Even if they don’t accept you the way you hoped, remember that you’ve established a foundation for him that will last a lifetime.
There have been heart-breaking reports of child abuse within foster homes. But is it really true?
How Does Foster Care Affect a Child?
By the time a foster kid enters care, his or her development has already been harmed. Every foster child has some sort of particular need.
The majority of foster children are in care as a result of abuse, neglect, or abandonment, all of which have an impact on their development.
Foster children are in care for no fault of their own, and being in care adds a whole new set of developmental challenges to the list of those already there.
Sadly, foster children suffer developmental challenges in several ways.
Youngsters in foster care have unique emotional requirements that are not shared by other children. They may have been subjected to emotional abuse or had parents who were physically absent or emotionally distant.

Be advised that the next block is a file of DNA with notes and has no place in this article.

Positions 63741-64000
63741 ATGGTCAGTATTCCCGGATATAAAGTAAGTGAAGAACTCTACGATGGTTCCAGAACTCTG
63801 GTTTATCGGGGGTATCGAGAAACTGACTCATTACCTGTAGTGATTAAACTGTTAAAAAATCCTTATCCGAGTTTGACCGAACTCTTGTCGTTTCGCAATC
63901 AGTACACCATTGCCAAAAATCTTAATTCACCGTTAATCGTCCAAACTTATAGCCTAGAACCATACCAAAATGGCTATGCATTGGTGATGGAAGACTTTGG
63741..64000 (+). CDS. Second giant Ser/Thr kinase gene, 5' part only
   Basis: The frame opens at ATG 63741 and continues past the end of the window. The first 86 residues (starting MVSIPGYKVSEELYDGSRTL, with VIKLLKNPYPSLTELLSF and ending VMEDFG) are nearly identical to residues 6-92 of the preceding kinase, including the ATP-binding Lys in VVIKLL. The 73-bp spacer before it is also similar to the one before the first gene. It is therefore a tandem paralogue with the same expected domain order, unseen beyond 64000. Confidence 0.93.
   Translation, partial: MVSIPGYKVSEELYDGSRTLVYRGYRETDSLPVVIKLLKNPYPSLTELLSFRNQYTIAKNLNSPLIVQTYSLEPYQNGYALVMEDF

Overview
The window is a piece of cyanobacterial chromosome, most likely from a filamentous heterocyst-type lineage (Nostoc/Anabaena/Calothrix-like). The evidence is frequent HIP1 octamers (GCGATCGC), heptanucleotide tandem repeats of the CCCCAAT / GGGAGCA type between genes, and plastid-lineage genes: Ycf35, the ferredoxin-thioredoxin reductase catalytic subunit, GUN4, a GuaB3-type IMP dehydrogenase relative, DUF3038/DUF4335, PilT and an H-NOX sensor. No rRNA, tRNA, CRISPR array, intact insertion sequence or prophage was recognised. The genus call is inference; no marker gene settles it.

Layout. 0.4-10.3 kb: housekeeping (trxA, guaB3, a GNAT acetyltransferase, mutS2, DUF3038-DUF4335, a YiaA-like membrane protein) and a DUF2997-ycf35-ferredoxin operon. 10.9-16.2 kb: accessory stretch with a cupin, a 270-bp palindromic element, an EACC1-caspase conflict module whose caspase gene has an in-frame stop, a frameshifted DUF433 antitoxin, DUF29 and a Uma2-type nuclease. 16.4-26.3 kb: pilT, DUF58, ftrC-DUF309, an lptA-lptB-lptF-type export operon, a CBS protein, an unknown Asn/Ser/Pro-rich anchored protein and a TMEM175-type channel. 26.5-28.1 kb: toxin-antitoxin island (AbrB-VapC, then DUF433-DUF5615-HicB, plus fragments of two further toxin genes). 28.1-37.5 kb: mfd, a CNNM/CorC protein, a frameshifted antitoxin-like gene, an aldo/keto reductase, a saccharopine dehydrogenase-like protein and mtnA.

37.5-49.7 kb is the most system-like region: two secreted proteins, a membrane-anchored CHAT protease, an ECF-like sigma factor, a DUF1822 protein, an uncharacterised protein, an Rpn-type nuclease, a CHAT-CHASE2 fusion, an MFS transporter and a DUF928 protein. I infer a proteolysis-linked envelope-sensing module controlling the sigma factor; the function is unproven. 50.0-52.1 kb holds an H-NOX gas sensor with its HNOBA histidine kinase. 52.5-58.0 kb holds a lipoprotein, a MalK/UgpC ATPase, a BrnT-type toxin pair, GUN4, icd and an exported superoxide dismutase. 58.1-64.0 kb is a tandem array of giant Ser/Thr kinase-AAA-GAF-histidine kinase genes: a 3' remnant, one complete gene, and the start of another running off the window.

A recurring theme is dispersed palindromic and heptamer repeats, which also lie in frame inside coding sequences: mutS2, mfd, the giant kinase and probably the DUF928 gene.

As a result, foster children develop coping methods to compensate for their loss. Food hoarding, head-banging, and incessant sobbing are all prevalent behaviors.
They may appear alien to us, particularly when compared to our offspring.
Children who have been through trauma, on the other hand, uniquely communicate their needs since they are unable to voice their feelings.
We can greatly improve a child’s chances of improvement if we meet them where they are and provide them with the behavioral health or developmental services they require.
Foster parents receive 8 types of assistance from the state and federal governments to help with the care of foster children.
Foster children are typically socially behind their classmates. It’s not unusual to see an older child playing with a younger child.
They may feel more at ease with younger children if they are emotionally or physically delayed. They might be the youngsters who, due to their actions, stand out like a sore thumb.